A lot is happening in the digitalization of healthcare. In Finland, news headlines are dominated by the digitalization efforts of large private service providers and massive IT projects, whose price tag has already gone above 600 million. One of the main reasons for the merger of two big healthcare companies Mehiläinen and Pihlajalinna was the need to have broader shoulders to develop digital solutions.
There are also many fine examples of the benefits of digital services. The Central Uusimaa Hospital District has reported that it has dismantled doctor queues through remote reception. There, 70% of reception visits are now handled remotely.
Does all this now mean that digitalization is an opportunity for big players only, and that small players are unable to modernize and improve their services through digitalization?
Easy solutions for digital services are available also to small players
Smaller players in the health and social care sector easily feel that they do not have access to the same digital services as larger players. News headlines about big players easily make the illusion that developing good digital services would require a huge amount of resources – both in the form of people and money.
Although large players are developing new solutions with broad shoulders, Finland has excellent expertise to develop digital solutions for health services in a demand-driven, fast and efficient manner. This will bring sophisticated digital solutions, with small deployment and maintenance costs, available also for small service providers.
This enables customers to provide comprehensive one-stop digital services on demand. Such parts of the service chain include, for example, symptom and need-based appointments, urgent and non-urgent communication, remote reception, and health, well-being and workplace surveys.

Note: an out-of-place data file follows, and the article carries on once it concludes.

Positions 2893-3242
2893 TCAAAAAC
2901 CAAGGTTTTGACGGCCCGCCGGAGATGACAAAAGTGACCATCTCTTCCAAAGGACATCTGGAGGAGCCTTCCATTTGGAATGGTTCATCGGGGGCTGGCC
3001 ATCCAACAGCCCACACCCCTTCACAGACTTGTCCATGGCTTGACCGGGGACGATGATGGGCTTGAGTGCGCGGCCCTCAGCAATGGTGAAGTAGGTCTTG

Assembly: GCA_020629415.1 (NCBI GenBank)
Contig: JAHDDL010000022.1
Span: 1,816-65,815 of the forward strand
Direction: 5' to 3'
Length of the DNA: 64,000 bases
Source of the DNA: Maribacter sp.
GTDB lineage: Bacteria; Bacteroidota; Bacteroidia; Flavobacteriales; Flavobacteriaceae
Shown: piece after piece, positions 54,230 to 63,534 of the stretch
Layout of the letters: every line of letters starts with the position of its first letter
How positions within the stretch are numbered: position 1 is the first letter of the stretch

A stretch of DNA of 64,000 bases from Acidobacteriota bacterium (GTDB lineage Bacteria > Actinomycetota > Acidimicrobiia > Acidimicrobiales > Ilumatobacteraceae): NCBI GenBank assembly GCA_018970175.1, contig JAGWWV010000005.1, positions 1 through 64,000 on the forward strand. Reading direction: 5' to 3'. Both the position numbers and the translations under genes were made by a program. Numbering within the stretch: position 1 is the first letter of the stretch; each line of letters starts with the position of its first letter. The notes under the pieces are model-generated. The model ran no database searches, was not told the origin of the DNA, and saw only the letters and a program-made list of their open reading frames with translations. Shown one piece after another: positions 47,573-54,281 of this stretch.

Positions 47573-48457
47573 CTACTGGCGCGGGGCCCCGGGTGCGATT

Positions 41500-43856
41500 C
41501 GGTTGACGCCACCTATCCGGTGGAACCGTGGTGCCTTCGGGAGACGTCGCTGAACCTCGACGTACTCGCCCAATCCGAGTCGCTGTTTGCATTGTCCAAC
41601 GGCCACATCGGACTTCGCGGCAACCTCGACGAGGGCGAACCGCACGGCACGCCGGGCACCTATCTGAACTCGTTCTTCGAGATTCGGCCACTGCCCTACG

When a smaller healthcare provider harnesses this expertise, deployment can take place within a few weeks and with a reasonable price tag. For example, private social and therapeutic services have the same opportunity. The public sector also desperately needs flexible, easy-to-use and easy-to-integrate channels to meet its needs.
Thus, smaller players in the health sector have a great opportunity to have the same digital solutions as the big players. At Movendos, we have experience with dozens of healthcare providers, and the pace is accelerating.
People and everyday needs should be in the core of smart digitalization
There are, of course, differences between large and small players. With a large investment and own software development, it is easier to get a solution that is completely tailored to the health service provider’s own service processes and needs. The downside to this is that customizing a solution that is often tailored to a specific service process and need is very tedious as needs change.
Small players use a broader set of solutions that are easier and faster to adapt as needs change and operations evolve. This is very important in a rapidly changing world. Very close cooperation with customers and partners is crucial.
However, the biggest difference seems to be in how high digitalization is on the management’s agenda, and whether the organization has a digital strategy for customer-driven service development. Digital solutions are always only an aid to service and process innovation, not valuable as such.
In order to reap the full benefits of digitalization, the whole must be viewed from the perspective of both healthcare professionals and their customers in particular. Development work must serve and make daily life easier for people.
As we develop Movendos Health Platform, together with a large pool of health care providers, huge amount of small players are working together to develop wide enough shoulders to compete against the big ones. In this way, we are also able to respond very comprehensively to the everyday needs of a variety of professionals and clients.
The blog is written by Arto Leppisaari, CEO of Movendos.